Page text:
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Carbon Leaching from Tropical Peat Soils and Consequences for Carbon Balances

Authors
  • Rixen, Tim1, 2
  • Baum, Antje1
  • Wit, Francisca1
  • Samiaji, Joko3
  • 1 Leibniz Center for Tropical Marine Ecology, Bremen, Germany
  • 2 Department of Biogeochemistry, Institute of Geology, University of Hamburg, Hamburg, Germany
  • 3 Faculty of Fishery and Marine Science, University of Riau, Pekanbaru, Indonesia
Type
Published Article
Journal
Frontiers in Earth Science
Publisher
Frontiers Media S.A.
Publication Date
Jul 13, 2016
Volume
4
Identifiers
DOI: 10.3389/feart.2016.00074
Source
Frontiers
Keywords
Disciplines
  • Earth Science
  • Original Research
License
Green

Abstract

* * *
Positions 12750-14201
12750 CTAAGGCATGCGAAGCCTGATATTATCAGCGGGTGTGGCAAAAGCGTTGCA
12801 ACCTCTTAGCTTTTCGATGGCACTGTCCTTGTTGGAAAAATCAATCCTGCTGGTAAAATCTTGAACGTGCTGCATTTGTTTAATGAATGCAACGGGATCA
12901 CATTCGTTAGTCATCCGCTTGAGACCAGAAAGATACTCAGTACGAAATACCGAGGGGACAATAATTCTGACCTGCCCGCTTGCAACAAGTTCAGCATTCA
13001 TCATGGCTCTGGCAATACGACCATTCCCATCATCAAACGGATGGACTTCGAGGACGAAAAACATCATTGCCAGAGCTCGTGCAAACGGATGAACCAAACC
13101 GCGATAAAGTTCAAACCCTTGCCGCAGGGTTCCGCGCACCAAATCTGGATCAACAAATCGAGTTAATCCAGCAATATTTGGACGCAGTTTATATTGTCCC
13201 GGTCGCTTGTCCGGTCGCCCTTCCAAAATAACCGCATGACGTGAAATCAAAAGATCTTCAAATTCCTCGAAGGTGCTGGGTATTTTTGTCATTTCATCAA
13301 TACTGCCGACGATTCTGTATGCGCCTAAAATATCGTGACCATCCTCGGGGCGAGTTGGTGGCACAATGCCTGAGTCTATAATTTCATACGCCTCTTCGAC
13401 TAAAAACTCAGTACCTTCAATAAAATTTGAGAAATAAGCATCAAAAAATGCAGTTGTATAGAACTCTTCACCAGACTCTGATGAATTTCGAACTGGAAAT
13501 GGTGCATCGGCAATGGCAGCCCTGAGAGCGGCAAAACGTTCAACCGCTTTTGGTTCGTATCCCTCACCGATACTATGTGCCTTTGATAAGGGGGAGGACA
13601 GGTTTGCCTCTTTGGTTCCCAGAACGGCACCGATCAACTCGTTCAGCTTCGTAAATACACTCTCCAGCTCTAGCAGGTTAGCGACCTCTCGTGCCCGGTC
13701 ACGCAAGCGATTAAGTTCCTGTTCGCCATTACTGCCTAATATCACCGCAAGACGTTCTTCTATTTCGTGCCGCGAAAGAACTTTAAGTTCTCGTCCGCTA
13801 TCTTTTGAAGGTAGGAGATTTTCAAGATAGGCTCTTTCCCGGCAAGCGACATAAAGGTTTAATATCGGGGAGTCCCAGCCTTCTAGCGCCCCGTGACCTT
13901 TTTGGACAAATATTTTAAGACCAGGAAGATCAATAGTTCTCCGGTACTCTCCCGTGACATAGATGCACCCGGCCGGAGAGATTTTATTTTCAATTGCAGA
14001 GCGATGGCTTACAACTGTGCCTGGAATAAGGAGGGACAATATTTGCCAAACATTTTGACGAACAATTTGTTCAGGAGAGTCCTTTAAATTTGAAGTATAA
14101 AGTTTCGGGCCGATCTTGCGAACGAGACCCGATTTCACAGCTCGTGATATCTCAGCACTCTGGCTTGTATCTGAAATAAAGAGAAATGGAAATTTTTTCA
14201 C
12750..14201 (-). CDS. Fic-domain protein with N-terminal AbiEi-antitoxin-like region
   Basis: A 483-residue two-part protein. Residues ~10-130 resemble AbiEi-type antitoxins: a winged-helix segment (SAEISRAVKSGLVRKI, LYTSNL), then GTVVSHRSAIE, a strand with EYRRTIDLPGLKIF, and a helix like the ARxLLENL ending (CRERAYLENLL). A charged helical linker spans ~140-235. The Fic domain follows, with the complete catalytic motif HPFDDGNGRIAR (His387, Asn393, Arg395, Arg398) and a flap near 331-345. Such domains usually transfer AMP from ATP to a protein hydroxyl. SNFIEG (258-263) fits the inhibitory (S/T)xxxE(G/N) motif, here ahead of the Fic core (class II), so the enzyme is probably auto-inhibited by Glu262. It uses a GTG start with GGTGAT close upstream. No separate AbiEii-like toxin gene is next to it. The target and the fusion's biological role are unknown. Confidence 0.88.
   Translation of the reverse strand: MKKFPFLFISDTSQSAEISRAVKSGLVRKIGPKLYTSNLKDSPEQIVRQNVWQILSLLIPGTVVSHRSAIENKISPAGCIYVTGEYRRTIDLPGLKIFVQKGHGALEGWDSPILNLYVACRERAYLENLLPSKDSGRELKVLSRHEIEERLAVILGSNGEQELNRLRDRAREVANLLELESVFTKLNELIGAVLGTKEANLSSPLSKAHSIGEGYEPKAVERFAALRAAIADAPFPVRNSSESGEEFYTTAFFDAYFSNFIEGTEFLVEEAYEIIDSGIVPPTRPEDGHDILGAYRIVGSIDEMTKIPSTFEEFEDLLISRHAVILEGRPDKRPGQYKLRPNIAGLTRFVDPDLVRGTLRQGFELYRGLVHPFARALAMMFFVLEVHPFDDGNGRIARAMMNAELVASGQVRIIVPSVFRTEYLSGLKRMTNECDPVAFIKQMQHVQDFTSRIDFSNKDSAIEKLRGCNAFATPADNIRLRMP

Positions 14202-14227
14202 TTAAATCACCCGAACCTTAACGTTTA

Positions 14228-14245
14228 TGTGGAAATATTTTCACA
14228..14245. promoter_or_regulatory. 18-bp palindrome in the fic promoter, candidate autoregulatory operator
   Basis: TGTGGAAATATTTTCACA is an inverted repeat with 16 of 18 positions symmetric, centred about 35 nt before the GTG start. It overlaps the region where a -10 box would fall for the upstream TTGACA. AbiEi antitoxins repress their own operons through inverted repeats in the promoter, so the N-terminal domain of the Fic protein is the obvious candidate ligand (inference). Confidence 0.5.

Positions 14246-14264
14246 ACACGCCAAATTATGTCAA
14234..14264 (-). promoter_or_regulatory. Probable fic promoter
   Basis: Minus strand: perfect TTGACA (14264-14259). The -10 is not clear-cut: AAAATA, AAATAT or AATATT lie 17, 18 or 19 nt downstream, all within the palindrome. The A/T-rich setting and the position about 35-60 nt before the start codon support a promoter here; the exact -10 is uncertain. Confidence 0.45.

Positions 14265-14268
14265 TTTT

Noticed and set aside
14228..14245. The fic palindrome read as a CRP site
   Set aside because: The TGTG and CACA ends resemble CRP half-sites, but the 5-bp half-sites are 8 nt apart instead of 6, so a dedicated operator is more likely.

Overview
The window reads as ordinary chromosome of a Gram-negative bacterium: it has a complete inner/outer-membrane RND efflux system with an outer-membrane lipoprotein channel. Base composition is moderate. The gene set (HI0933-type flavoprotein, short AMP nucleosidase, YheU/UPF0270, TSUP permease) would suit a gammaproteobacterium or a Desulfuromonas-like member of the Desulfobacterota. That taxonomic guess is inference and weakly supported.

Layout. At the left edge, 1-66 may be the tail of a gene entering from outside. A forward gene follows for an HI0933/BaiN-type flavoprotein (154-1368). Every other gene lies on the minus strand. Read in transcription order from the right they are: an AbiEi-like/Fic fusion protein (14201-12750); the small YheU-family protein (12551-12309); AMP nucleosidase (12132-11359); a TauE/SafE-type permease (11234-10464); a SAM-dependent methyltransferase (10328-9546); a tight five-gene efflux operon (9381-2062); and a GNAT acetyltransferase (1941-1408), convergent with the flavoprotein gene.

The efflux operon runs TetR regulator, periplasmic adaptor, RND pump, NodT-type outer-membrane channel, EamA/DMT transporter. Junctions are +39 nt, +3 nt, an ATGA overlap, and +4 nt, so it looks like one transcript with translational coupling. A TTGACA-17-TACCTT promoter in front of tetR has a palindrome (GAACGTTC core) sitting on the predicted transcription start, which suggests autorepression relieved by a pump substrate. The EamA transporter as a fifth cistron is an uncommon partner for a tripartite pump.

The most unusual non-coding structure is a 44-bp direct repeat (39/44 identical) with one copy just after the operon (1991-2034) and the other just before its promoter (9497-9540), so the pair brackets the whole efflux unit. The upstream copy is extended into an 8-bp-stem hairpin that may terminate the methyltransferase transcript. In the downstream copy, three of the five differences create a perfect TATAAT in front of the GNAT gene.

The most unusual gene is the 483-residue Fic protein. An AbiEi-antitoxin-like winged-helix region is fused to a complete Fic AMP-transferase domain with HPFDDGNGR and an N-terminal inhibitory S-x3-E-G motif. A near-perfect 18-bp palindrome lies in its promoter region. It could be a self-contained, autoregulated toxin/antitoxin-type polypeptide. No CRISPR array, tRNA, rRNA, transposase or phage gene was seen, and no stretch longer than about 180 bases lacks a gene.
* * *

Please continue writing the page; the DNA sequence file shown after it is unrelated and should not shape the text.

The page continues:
Drainage and deforestation turned Southeast (SE) Asian peat soils into a globally important CO2 source, because both processes accelerate peat decomposition. Carbon losses through soil leaching have so far not been quantified and the underlying processes have hardly been studied. In this study, we use results derived from nine expeditions to six Sumatran rivers and a mixing model to determine leaching processes in tropical peat soils, which are heavily disturbed by drainage and deforestation. Here we show that a reduced evapotranspiration and the resulting increased freshwater discharge in addition to the supply of labile leaf litter produced by re-growing secondary forests increase leaching of carbon by ~200%. Enhanced freshwater fluxes and leaching of labile leaf litter from secondary vegetation appear to contribute 38 and 62% to the total increase, respectively. Decomposition of leached labile DOC can lead to hypoxic conditions in rivers draining disturbed peatlands. Leaching of the more refractory DOC from peat is an irrecoverable loss of soil that threatens the stability of peat-fringed coasts in SE Asia.

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